Not all infants need to be assessed for breastfeeding. For example, you will not need to do a breastfeeding assessment in the following cases:
- If the infant is exclusively breastfed without difficulty and is not low weight for age
- If the infant is not breastfed at all
- If the infant has a serious problem requiring urgent referral to a hospital.
In these situations, classify how the infant is feeding based on the information that you have already obtained.
If the mother's answers to your questions about breastfeeding indicate a difficulty, or if the infant is low weight for age, you should observe a breastfeed (how you do this is described below). Low weight for age in an infant is often due to low birth weight. Low birth weight infants are likely to have a problem with breastfeeding.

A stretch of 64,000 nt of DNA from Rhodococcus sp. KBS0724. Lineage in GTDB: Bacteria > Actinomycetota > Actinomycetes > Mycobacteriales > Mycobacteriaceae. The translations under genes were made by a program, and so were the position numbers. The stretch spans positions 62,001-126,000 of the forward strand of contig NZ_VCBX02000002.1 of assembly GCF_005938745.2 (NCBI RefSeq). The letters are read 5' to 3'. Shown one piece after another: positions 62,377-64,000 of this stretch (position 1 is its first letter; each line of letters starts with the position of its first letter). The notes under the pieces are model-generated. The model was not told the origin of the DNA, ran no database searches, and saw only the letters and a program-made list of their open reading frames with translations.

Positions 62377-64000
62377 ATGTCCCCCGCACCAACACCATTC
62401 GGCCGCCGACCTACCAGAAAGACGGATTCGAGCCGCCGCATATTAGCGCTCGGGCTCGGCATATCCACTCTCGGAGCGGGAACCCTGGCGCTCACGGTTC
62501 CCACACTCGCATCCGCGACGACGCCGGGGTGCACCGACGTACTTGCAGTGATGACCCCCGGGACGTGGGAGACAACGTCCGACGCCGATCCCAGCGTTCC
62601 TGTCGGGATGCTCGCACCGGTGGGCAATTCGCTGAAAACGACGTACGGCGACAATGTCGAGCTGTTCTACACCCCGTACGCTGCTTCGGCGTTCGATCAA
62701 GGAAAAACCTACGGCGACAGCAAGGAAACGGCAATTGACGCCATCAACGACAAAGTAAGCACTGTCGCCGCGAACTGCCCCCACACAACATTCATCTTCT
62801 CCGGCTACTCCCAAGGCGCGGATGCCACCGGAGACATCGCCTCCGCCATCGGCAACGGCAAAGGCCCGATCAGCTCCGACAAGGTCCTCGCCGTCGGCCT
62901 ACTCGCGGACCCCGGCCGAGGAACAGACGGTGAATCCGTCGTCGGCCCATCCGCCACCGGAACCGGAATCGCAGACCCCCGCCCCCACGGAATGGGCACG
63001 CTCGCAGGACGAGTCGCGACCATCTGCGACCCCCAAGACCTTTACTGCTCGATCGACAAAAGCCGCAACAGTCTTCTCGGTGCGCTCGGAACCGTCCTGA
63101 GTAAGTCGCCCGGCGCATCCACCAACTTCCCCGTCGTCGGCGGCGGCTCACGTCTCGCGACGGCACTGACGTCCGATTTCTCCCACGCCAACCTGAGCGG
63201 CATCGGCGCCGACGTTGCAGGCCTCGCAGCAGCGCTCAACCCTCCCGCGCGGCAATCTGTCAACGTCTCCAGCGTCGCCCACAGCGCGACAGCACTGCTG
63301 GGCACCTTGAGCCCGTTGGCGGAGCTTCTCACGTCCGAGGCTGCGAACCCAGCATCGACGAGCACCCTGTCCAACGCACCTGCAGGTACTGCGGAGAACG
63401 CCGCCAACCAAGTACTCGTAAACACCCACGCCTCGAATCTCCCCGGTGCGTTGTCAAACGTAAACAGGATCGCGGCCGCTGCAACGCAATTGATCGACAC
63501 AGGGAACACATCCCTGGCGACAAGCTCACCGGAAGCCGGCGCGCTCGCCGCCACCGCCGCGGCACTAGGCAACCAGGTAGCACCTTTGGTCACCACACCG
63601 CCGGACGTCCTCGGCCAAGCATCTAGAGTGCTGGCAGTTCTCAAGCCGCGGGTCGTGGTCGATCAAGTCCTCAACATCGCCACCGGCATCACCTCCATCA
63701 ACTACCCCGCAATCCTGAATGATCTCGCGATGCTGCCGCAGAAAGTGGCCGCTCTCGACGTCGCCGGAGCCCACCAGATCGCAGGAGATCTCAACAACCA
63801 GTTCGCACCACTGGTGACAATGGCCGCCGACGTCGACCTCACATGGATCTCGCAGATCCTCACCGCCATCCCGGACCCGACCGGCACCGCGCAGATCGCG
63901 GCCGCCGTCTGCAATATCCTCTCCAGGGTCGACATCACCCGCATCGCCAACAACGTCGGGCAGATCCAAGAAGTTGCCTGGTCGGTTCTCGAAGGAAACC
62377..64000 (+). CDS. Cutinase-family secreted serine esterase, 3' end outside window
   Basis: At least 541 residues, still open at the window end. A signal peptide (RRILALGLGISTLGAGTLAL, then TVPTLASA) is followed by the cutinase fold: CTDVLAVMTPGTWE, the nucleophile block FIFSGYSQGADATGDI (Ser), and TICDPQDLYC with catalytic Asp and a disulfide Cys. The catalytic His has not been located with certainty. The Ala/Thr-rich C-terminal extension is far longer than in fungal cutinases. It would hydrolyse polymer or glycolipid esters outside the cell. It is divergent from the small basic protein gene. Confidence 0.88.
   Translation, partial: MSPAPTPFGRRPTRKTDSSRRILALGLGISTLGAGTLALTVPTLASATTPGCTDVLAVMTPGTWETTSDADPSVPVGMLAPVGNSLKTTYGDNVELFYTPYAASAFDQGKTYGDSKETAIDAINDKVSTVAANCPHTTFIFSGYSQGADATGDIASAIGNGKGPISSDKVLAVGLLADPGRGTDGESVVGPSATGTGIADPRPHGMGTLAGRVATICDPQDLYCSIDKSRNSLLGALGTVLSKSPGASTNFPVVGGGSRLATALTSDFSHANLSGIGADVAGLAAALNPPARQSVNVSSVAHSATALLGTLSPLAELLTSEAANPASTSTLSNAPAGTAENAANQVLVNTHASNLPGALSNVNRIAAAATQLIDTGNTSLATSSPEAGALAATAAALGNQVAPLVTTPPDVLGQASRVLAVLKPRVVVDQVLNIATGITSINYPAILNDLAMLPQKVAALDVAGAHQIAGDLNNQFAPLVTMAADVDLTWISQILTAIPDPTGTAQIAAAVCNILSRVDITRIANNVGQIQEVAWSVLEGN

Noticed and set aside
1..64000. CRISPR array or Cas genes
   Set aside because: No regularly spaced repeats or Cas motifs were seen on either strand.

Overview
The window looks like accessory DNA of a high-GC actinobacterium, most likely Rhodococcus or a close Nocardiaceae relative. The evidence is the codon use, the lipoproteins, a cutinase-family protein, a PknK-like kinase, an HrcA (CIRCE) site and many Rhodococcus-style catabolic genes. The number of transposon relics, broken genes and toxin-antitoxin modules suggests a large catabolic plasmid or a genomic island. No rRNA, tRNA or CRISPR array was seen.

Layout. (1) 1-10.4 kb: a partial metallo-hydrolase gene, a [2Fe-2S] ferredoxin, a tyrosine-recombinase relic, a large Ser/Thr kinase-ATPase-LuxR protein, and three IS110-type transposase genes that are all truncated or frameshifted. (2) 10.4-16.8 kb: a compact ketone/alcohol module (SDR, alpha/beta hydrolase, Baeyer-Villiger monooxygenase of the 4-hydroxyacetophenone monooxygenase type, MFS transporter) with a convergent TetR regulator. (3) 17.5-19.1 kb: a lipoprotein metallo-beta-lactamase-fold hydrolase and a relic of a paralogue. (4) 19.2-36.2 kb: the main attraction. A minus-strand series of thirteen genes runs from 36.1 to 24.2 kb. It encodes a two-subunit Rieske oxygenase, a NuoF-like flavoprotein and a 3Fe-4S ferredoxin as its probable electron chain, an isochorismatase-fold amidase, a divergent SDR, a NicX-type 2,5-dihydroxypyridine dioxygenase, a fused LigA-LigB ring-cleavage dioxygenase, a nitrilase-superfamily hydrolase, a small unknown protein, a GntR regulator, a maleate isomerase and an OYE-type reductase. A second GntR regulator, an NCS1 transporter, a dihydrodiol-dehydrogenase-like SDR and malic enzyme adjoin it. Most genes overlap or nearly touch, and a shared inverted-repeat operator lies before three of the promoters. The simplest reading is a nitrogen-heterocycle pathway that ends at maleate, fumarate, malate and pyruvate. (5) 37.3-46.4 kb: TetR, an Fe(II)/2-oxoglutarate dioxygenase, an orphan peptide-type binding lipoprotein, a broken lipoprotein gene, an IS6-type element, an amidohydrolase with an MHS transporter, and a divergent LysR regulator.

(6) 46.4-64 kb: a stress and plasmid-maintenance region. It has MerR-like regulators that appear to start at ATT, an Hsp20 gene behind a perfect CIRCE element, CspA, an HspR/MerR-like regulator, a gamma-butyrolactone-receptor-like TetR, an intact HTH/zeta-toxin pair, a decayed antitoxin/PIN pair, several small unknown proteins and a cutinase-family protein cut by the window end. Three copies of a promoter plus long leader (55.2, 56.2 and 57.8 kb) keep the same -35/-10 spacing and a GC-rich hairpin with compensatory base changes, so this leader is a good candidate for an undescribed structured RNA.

You should assess breastfeeding in the following circumstances:
If the infant:
- Has any difficulty feeding
- Is breastfeeding less than eight times in 24 hours
- Is taking any other foods or drinks
- Is low weight for age.
And/or the mother is:
- Switching the breast frequently without emptying one breast first, and
- Has not increased feeding if the infant is ill.
You should not try to assess breastfeeding if the infant needs to be referred urgently.
However, if the infant has any need for urgent referral then you should not try to assess breastfeeding. In this situation, you should just refer the infant.